Considered a favorite amongst the local dining scene at Marina Crescent, most people tend to forget that Ayyame is an inspired concept brought by the local, innovative culinary expertise of the Kout Food Group. Open since July 2008, Ayyame continues to reinvigorate traditional Middle Eastern recipes, pioneering in recognizing the trend to contemporize Middle Eastern cuisines for global tastes. Sharing her insight about the concept, Ms. Sula Al Naqeeb, the Chief Innovative Officer at KFG, comments, “Ayyame is a concept that our CEO, Fadwa Al-Homaizi, had been dreaming up for a few years. We wanted to create a concept that celebrates and embraces modern Arab and Middle Eastern culture in food, design and music. We wanted to create a menu that is reflective of the variety and diversity of Middle Eastern food. Rather than have to decide between a Lebanese or Persian restaurant, Ayyame offers a confluence of cuisines.”
A deeply reflective name, Sula also proudly explains the reason why the name Ayyame was chosen. “ ‘Ayyame’ meaning ‘my days’ in Arabic can be understood in the context of the past; a nostalgia for the days of glory from the perspective of an elder. The other interpretation – which is what we are honing for is from the perspective of a young Arab meaning ‘my days to come,’ which connotes a sense of pride, ownership, and agency for what is to manifest.”
Envisioned to incorporate three dining zones, the main restaurant area, the fusion shisha lounge with modern diwan-style settees, and the outdoor café reminiscent of traditional alleyways with niche cafes, is the vision of KFG’s in-house design team. Ayyame’s menu is an award-winning collaboration between the tactical in-house menu engineering team and the Executive chefs at Ayyame. Every ingredient and recipe has been studied, questioned, and revitalized to create a brand new concept in Middle Eastern cuisine. On the transient nature of Ayyame, Sula states, “It was an incredibly exciting and rewarding process as we knew we were birthing a new language in food, design, and experience that had not been done before. We also have a wealth of resources that my mother, Mrs.Fedwa Al Homaizi, CEO, and I, collected over the years that we refer to for inspiration.”
In time for Ramadan, Ayyame presents a bespoke menu, blending the different cultural instances coloring our modern society. At Ayyame, Ramadan is altogether Kuwaiti and Egyptian, Persian and Lebanese, presented in an entirely Middle Eastern interpretation of classical dishes in a modern mezza style. Catching up with Sula and the lovely Mrs. Bibi Al Qatami, Customer & Community Relations Manager of the KFG Innovative Design and Development department as well as the Executive chef, bazaar samples Ayyame’s Ramadan rendition. Preparing us for a stimulating meal, Sula remarks on her favorite dishes, “During Ramadan, we really highlight our Kuwaiti dishes as people tend to waver towards more traditional foods. Before I was vegetarian, I’d have to say it’s our Yereash, which is simply divine. I tend to develop a sweet(er) tooth during Ramadan and there are two desserts which I am in love with, our Kuwaitimisu – Tiramisu with Turkish coffee and cardamom, and our Chocolate Caramel Tart – I dream about this one! It’s infused with orange blossom and is sprinkled with sesame and pistachio brittle.”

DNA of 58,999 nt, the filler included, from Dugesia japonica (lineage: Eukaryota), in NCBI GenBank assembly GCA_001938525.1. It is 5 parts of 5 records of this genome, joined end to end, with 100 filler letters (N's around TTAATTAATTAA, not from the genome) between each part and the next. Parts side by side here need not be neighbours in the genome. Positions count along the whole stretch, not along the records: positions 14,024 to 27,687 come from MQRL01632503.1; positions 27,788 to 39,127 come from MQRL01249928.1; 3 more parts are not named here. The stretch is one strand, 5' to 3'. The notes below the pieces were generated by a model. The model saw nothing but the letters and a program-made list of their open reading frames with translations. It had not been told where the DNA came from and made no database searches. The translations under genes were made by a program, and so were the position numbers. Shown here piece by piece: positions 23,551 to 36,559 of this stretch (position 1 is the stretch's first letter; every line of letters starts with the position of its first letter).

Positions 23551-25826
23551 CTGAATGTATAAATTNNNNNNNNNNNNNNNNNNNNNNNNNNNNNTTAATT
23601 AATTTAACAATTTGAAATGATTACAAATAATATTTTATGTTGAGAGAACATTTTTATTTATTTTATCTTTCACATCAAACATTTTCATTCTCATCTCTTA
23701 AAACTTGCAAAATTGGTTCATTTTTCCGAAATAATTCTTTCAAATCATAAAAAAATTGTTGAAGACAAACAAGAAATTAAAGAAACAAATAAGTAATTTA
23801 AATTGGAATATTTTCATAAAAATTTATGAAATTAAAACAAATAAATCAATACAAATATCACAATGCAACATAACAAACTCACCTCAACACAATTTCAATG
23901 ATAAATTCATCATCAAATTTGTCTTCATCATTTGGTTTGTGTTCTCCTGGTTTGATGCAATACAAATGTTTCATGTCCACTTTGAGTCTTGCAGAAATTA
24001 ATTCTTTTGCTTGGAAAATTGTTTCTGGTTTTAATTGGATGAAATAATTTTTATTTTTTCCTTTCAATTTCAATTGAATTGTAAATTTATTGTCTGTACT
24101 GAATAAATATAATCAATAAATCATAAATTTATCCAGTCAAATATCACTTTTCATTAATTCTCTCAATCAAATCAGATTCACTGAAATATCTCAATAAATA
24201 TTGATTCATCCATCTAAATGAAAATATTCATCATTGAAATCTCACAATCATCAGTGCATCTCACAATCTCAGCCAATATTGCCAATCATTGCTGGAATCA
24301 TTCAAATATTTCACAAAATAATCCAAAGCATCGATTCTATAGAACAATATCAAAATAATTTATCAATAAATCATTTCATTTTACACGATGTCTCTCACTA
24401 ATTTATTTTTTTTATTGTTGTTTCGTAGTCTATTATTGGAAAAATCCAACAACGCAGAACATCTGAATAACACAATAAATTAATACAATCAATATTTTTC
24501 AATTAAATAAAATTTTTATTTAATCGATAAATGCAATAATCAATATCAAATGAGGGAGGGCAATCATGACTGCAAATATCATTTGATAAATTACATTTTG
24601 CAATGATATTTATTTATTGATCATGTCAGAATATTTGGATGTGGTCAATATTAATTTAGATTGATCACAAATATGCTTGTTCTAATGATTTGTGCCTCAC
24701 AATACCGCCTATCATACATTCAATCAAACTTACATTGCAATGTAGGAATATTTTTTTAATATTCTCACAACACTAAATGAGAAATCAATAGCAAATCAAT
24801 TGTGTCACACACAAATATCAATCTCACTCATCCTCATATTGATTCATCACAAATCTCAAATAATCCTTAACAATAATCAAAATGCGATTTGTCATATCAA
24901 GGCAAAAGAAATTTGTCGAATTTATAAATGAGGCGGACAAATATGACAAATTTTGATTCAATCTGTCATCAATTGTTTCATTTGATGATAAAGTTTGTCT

Perfect for sohour, or fotour, depending on your preference, we’re firstly presented with the freshly baked breadbasket of Kuwaiti, Lebanese, Iranian, Egyptian and Moroccan Kisra. Bibi excitedly states, “I can just have the breadbasket, give me the Khobz Aroug and that’s enough for me!” Incorporating grated vegetables and herbs, Khobz Aroug is a popular favorite for dipping into the various selection of Mezza like Muhammara, the Labneh drizzled with infused red pepper oil, and the Spinach Hummus. An inspired blend of Lebanese and Iranian cultures, the chickpea, spinach and Tahini dip delivers an all-new tangy taste to a classical dip. Besides the tempting breadbasket, one taste of the Khobz Aroug Tabliya signifies its addictive taste, served in a European wooden pizza peel and garnished with different toppings like white cheese cubes with green and red bell peppers, feta and kashkaval cheese with crunchy rocca, and Labneh with fragrant sumac, thyme, onions and black olives. Complete with local Ramadan favorites like Yereash, a traditional Kuwaiti dish of crushed wheat blended with tender veal pieces and aromatic spices, and Harees, our fotour is suggestive of a family gathering as all the dishes are optimal for sharing and socializing whilst indulging.